Notes and Editorial Reviews
Gianni di Parigi
Giacomo Sagripanti, cond; Ekaterina Lekhina (
Princess of Navarra
); Edgardo Rocha (
); Roberto de Candia (
); Slovak Ch of Bratislava; O Internazionale d’Italia
BONGIOVANNI 20025 (DVD: 110:05
Text and Translation) Live: Palazzo Ducale, Martina Franca 7/2010
One can take note of certain amateurish aspects of Bongiovanni’s production. The camera occasionally lurches to find a singer who moved on stage. The English titles are clumsily translated, as are the excellent notes in the accompanying booklet. The microphones placed on the front of the stage do not always pick up singers well as they move upstage. The number of cameras used would appear to be minimal, so there is little variety to the kinds of shots we get.
Despite those shortcomings, this is a delight, and should be of interest to anyone interested in the
period of opera.
Gianni di Parigi
is not one of Donizetti’s masterpieces, but neither is it one of his weakest scores. It is an intriguing combination of Rossinian comedy (particularly in the first act) and Donizetti’s own brand of long-lined lyricism (mainly in the second). The writing is always tuneful, often inspired, and occasionally original. The opera is filled with arias, duets, and ensembles that impress themselves into your mind and stay in the memory.
The story is a piece of fluff. Gianni is the heir to the throne of France, and is committed to marry the Princess of Navarra, but he wants to get to know her and see if he likes her. The Princess is herself due to arrive at an inn where she has reserved rooms and the kitchen, but Gianni, pretending to be a rich but oafish “Signor Burghese,” offers the innkeeper enough money to take the inn over, and then invites the Princess to dine with him. She suspects that this might be the Prince, but plays along. There are a number of comic situations involving the innkeeper and his daughter, and the Senechal who accompanies the Princess as well as Gianni’s page, but all ends happily (including the page pairing off with the innkeeper’s daughter).
Much of the success of this release is the performance.
was written for the greatest stars of the day: The demanding tenor title role was composed for the great Rubini, who sang the premiere. The Uruguayan tenor Edgardo Rocha is a name new to me, but I will seek out other performances. He studied some with Rockwell Blake, and has a bit of Blake’s hardness of sound at full volume, but only a bit. Rocha’s ability to sing softly and gently, with a remarkably sweet tone, is extremely appealing, as are his ringing high notes (up to D) and his agility in florid passages. Although he kindly lets the final bow at the curtain calls go to the soprano lead, in fact I think it is as a tenor vehicle that this opera makes its strongest mark.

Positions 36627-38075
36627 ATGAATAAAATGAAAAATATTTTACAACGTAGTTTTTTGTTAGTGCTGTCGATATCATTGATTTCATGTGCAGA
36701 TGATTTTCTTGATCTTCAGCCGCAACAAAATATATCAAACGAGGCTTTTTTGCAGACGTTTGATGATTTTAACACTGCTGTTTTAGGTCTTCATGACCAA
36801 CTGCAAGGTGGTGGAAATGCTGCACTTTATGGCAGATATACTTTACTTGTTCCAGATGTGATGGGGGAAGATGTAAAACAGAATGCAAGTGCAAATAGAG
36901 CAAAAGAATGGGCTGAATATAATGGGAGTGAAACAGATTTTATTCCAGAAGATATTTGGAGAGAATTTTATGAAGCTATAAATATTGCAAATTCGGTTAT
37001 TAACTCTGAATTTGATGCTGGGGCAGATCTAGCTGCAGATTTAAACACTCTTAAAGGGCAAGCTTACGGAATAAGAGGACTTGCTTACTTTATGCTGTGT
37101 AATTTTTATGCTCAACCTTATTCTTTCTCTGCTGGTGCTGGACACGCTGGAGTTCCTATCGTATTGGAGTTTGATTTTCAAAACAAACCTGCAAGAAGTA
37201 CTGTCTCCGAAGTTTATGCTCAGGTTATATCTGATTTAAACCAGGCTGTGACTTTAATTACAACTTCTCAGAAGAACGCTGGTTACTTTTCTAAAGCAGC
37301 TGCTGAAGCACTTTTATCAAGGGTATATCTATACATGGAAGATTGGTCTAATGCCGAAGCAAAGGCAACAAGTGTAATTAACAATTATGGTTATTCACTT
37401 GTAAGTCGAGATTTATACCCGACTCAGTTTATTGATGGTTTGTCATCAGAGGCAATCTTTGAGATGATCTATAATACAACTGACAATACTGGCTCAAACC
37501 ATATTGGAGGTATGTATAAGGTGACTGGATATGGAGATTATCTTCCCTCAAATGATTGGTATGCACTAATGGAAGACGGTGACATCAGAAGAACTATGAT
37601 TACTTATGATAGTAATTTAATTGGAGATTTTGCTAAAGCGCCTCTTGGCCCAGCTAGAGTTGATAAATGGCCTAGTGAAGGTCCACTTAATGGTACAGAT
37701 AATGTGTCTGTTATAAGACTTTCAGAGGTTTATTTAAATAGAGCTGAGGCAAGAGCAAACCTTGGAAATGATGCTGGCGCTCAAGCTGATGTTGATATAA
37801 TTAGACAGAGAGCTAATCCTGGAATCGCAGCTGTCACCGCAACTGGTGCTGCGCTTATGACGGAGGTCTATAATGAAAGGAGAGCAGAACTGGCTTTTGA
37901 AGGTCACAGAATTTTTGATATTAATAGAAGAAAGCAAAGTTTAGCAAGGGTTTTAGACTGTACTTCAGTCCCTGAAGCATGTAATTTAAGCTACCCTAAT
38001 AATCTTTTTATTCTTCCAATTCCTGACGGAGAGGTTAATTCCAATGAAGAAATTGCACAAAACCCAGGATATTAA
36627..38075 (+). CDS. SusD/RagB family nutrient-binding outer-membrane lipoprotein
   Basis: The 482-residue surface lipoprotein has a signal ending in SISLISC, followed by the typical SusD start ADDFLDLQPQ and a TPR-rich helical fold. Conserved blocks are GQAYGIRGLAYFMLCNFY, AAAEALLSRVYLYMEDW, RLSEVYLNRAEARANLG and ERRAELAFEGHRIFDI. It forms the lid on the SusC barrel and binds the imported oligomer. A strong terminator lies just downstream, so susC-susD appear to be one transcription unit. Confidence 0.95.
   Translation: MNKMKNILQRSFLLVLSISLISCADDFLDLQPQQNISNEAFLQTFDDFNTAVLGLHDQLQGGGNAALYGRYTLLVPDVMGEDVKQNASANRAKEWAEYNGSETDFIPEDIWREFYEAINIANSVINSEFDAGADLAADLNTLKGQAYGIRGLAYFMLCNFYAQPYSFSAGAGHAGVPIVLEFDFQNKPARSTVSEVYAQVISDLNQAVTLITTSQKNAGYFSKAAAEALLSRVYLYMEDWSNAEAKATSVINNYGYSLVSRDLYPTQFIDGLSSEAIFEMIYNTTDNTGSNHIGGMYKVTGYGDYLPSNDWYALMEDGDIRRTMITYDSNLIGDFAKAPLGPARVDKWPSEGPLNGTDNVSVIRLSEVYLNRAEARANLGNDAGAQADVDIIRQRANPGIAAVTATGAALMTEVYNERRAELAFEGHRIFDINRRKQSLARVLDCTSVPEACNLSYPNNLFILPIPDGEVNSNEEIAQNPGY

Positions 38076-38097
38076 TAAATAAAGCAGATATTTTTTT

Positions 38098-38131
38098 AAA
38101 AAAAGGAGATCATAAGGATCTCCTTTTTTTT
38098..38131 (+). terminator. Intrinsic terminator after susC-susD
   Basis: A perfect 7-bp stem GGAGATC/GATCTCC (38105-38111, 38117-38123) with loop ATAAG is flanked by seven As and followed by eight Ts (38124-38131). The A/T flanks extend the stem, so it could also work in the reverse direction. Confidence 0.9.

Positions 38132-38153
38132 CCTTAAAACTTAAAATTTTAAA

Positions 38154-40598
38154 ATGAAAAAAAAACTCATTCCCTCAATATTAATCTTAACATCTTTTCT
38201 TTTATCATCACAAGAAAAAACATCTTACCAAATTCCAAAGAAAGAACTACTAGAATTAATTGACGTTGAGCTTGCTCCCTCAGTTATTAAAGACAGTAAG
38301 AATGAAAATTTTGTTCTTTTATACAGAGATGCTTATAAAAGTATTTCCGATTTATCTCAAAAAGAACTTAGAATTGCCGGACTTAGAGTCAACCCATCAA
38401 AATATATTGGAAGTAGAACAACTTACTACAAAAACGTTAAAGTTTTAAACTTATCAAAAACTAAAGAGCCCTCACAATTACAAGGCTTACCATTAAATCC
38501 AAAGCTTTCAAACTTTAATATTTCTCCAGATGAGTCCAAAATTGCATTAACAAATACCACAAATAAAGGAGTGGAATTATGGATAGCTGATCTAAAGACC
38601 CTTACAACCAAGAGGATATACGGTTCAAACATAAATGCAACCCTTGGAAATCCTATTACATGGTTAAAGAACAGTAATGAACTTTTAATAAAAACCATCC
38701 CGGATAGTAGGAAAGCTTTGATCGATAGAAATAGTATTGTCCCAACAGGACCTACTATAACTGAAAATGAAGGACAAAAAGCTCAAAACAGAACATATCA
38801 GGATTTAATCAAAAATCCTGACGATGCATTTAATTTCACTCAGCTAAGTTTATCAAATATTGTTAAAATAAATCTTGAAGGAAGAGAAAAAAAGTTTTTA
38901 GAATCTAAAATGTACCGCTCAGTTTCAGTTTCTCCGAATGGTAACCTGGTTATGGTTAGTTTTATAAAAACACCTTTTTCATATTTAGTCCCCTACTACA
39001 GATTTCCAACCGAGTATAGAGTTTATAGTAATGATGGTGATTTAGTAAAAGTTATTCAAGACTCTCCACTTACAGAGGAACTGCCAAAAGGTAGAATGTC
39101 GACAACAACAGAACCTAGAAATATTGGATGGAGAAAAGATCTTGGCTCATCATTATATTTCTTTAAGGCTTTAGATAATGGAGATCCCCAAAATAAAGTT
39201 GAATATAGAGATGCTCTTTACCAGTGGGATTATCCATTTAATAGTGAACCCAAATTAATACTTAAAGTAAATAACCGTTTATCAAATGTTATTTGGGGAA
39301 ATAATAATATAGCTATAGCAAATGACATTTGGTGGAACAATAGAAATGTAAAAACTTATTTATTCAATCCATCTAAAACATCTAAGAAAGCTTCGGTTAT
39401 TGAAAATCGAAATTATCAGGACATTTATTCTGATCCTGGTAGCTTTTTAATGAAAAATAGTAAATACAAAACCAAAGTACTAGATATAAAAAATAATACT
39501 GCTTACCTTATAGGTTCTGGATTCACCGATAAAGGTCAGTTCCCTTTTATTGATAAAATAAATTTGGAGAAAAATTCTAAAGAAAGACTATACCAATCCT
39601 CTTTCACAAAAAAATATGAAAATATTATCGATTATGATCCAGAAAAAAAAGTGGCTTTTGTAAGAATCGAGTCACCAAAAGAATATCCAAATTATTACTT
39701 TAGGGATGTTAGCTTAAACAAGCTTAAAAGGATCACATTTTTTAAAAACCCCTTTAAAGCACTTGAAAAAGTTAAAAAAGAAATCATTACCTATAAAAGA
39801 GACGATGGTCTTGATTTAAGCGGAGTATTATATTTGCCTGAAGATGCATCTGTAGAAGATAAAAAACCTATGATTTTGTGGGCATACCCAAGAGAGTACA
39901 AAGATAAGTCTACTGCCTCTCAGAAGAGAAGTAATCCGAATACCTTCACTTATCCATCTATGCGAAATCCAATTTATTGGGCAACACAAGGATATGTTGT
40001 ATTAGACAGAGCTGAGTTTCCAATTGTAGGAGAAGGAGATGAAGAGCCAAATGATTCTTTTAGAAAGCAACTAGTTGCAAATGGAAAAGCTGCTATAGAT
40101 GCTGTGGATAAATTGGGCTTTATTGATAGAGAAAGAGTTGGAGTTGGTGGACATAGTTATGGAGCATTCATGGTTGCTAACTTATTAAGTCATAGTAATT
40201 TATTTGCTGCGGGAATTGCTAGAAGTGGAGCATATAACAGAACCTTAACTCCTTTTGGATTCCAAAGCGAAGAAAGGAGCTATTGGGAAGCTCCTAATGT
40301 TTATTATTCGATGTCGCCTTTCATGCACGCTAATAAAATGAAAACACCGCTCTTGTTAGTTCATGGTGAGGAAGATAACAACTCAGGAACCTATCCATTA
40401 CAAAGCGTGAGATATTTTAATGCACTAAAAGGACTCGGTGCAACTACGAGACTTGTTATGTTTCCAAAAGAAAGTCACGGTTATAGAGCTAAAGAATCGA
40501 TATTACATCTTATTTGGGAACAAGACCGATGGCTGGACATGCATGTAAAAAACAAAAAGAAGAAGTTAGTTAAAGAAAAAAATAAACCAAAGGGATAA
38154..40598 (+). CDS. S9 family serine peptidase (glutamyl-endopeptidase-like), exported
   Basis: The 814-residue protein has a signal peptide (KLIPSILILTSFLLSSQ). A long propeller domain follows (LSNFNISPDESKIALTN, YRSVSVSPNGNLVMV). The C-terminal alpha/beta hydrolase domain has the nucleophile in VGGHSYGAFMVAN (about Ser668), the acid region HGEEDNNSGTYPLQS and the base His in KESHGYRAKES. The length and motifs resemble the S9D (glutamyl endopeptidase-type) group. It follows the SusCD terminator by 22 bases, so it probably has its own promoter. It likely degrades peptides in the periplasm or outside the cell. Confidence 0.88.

The Princess is a typical Donizetti soprano role, with long-breathed lyric lines combined with coloratura fireworks. Ekaterina Lekhina sings it very well. Her eastern sound is not what we normally associate with this music, and she lacks the flair of Rocha, but her singing is lovely and accurate and she has a winning stage personality. The duet for the two of them near the opera’s end, “Nulla di più perfetto … questo mortal beato” is top-drawer Donizetti, and the two sing it wonderfully. Roberto de Candia’s voice is a bit grainy, but his singing is solid and he inhabits the buffo role of the Grand Sénéchal completely.
The rest of the cast is very good. There may not be a jaw-droppingly sensational standout like the tenor, but all sing attractively and all are clearly having fun with the opera and the production. That production is simple and traditional; the entire opera takes place at the inn, attractively presented, with costumes that seem to come from the 1950s (but are consistent throughout and not at all ill-suited to the opera). The orchestra is a touch scrappy, but the musicians know the style and Sagripanti keeps things moving without ever losing suppleness in his phrasing. As indicated in the opening of this review, the production values are fairly shoddy, and there are no extras on the DVD, but that should not deter you from exploring this. I expect to return to
FANFARE: Henry Fogel
Works on This Recording
Gianni di Parigi by Gaetano Donizetti
Edgardo Rocha (Tenor),
Roberto De Candia (Baritone),
Ekaterina Lekhina (Soprano),
Eleonora Buratto (Soprano),
Paola Gardina (Mezzo Soprano)
Italian International Orchestra,
Bratislava Slovak Chorus
Written: 1839; Italy
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